A 20-year integration by the nonhydrostatic icosahedral atmospheric model (NICAM) with a 14 km mesh was conducted for the first time to obtain a climatological mean and diurnal to interannual variability of a simulated atmosphere. Clouds were explicitly calculated using a cloud microphysics scheme without cumulus convection scheme. The simulation was performed under the atmospheric model intercomparison project-type conditions, except that sea surface temperature was nudged toward observed historical values using the slab ocean model. The results are analyzed with a focus on tropical disturbances, including tropical cyclones (TCs) and the Madden-Julian oscillation (MJO).
NICAM simulates many aspects of atmospheric climatological mean state and variability. The geographical distributions of precipitation, including interannual, seasonal, and diurnal variations, are well reproduced. Zonal mean basic states, clouds, and top-of-atmosphere radiation are qualitatively simulated, though some severe biases such as underestimated low clouds, shortwave reflection, warmer surface, and tropical upper troposphere exist.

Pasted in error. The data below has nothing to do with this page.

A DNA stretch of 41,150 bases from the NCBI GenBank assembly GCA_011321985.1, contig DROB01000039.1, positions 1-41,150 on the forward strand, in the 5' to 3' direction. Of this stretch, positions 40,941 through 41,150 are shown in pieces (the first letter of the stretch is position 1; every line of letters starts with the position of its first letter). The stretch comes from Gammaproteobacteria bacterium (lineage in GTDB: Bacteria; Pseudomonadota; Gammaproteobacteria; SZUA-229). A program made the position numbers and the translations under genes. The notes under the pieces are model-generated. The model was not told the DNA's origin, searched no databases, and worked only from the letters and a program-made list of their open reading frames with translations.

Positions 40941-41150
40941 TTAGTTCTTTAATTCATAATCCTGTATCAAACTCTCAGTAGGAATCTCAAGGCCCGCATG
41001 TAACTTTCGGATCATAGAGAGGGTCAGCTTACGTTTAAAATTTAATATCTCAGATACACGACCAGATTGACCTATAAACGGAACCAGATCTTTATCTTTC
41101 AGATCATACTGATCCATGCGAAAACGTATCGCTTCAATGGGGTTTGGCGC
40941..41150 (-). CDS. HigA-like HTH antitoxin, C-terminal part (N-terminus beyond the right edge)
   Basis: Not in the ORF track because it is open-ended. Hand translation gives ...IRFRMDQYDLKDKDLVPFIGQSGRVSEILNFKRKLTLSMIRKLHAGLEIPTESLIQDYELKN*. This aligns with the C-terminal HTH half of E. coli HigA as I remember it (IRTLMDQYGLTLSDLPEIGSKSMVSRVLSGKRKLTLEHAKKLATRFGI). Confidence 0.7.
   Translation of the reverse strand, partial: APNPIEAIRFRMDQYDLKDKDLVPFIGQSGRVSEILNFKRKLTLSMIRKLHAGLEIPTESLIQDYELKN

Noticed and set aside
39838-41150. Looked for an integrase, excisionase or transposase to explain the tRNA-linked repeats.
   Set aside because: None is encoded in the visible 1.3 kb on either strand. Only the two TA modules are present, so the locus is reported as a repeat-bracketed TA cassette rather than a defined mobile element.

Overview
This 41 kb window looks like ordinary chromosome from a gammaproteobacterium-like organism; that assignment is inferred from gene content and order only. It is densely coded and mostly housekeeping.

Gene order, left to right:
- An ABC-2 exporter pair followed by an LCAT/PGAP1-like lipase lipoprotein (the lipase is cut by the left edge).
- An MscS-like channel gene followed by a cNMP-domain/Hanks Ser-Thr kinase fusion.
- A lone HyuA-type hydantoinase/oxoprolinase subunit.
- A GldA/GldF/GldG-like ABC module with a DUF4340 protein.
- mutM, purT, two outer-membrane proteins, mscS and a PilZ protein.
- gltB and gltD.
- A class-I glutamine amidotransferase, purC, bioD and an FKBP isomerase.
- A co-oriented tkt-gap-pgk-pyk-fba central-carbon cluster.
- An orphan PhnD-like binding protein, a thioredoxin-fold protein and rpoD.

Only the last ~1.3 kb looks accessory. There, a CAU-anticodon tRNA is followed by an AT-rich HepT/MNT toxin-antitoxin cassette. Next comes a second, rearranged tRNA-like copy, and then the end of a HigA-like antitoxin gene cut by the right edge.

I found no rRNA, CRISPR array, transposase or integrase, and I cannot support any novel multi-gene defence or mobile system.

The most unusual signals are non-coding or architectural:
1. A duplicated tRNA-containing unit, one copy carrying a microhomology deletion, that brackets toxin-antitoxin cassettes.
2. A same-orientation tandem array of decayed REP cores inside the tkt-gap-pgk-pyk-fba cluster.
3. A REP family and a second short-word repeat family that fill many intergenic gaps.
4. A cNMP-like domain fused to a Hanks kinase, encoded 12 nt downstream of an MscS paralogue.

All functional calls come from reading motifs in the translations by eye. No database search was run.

TCs and MJO are the main focus of the simulation. In the simulation, TCs are detected with the objective thresholds of maximum wind speed due to the realistic intensity of simulated TCs. The seasonal march of TC genesis in each ocean basin is well simulated. The statistical property of the MJO and tropical waves is well reproduced in the space-time power spectra, consistent with previous NICAM studies. This implies that the stratospheric variability is also reproduced, as partially revealed in this study. Asian monsoon analysis shows that climatological western North Pacific monsoon onset occurs near the observed onset, and that the Baiu front is reproduced to some extent. Some significant model biases still exist, which indicates a need for further model improvements. The results indicate that a high-resolution global nonhydrostatic model has the potential to reveal multiscale phenomena in the climate system.
2015 by Meteorological Society of Japan